Do statins prevent heart failure in patients after myocardial infarction?
- Cite this article as:
- Ducharme, A. & Rouleau, J.L. Curr Heart Fail Rep (2004) 1: 156. doi:10.1007/s11897-004-0003-x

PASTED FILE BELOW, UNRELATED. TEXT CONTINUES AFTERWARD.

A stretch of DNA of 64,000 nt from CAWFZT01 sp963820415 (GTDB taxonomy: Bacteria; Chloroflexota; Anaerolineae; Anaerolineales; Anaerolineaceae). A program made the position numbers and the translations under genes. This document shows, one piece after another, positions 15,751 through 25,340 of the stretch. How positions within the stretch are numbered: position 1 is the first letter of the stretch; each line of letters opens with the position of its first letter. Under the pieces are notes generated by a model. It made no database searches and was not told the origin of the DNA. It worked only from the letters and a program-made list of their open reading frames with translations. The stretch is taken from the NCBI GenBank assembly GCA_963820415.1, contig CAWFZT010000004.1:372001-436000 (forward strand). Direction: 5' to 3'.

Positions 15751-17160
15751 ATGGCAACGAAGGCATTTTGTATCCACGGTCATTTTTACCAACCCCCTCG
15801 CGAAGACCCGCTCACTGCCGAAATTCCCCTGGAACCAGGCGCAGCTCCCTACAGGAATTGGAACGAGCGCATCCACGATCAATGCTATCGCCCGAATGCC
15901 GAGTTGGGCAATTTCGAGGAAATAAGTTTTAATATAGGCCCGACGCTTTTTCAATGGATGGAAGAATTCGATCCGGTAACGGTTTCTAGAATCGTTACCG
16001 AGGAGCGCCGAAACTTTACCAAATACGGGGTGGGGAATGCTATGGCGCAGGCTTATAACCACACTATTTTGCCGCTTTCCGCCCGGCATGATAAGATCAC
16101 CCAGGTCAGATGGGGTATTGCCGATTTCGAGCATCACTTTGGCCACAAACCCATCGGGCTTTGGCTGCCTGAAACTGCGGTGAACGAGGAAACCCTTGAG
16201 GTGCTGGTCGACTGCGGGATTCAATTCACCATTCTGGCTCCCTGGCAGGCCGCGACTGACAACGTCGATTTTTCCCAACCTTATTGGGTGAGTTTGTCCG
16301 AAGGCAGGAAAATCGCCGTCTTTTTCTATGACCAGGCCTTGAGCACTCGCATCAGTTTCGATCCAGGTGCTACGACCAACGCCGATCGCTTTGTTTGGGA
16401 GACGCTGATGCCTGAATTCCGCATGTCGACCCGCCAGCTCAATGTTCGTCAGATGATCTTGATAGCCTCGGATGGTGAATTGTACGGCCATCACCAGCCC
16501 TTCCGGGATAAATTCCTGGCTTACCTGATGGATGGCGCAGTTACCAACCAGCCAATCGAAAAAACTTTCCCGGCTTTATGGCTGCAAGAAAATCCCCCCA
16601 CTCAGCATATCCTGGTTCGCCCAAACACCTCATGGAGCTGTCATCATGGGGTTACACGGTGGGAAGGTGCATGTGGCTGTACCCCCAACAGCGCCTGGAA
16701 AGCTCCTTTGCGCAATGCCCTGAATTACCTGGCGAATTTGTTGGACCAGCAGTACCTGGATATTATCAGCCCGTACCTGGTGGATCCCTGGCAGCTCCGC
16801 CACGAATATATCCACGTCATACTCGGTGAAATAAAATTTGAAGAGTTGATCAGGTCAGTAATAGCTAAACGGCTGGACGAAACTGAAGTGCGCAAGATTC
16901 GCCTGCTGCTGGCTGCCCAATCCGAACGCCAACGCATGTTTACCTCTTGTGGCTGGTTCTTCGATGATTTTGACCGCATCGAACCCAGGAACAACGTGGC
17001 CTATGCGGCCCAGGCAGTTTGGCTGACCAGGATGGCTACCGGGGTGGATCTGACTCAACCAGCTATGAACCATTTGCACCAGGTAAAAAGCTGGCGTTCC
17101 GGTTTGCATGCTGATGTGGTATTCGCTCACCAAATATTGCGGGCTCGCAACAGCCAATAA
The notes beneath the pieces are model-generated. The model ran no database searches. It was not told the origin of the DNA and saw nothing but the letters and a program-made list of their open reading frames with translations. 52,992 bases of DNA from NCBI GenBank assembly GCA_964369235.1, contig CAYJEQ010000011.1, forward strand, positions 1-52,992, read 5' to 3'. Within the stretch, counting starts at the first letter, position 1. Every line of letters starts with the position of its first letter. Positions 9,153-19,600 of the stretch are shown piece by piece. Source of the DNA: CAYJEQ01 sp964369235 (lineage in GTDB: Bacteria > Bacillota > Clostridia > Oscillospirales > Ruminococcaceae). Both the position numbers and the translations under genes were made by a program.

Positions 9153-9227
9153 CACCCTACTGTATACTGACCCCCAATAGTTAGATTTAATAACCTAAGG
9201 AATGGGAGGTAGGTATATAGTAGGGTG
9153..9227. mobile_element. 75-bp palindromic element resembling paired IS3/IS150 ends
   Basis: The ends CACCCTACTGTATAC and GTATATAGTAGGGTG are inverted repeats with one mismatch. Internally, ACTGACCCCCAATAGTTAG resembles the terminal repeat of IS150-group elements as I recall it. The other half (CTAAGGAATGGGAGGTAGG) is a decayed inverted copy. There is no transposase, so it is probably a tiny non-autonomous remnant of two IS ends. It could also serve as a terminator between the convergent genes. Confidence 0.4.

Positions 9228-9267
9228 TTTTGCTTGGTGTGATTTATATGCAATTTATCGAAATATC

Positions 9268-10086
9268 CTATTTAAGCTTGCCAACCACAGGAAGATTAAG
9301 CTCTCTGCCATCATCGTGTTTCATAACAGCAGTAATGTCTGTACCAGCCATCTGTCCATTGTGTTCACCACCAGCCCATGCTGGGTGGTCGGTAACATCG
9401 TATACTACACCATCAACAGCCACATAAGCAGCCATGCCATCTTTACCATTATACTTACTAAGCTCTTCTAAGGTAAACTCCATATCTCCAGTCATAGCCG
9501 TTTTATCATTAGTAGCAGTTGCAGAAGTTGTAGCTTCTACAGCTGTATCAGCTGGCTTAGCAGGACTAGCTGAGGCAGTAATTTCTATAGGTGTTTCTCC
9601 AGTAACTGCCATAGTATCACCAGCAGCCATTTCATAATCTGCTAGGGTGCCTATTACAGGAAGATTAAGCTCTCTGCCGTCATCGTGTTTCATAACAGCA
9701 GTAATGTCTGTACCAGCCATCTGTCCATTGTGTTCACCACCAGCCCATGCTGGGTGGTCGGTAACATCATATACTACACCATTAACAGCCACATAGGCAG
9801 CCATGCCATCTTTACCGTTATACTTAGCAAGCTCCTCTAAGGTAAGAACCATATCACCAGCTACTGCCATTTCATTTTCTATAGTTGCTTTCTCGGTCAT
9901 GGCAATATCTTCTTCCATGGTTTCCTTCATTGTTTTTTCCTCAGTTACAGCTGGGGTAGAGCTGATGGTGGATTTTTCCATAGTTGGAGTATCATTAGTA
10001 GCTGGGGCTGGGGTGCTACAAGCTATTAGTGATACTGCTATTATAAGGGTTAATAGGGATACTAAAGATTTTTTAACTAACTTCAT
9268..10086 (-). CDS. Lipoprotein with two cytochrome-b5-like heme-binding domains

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3-hydroxy-3-methylglutaryl coenzyme A reductase inhibitors, or statins, reduce morbidity and mortality in patients with coronary artery disease (CAD). Because CAD is the major cause of heart failure (HF) in developed countries, prevention of CAD may result in reduced HF. Evidence from randomized trials on lipid reduction (Cholesterol and Recurrent Events and the Scandinavian Simvastatin Survival Study) has shown statins to decrease progression to HF. Recently, many beneficial effects of statins have been demonstrated beyond cholesterol lowering. These agents improve endothelial function, exhibit anti-inflammatory properties, and prevent cardiac hypertrophy. Experimental studies have shown attenuation of left ventricular remodeling after myocardial infarction, possibly through reduced oxidative stress. However, no clinical evidence exists to support an effect on ventricular remodeling. Small, short-lasting clinical studies have also suggested that statin therapy might be associated with improved survival in ischemic and nonischemic HF.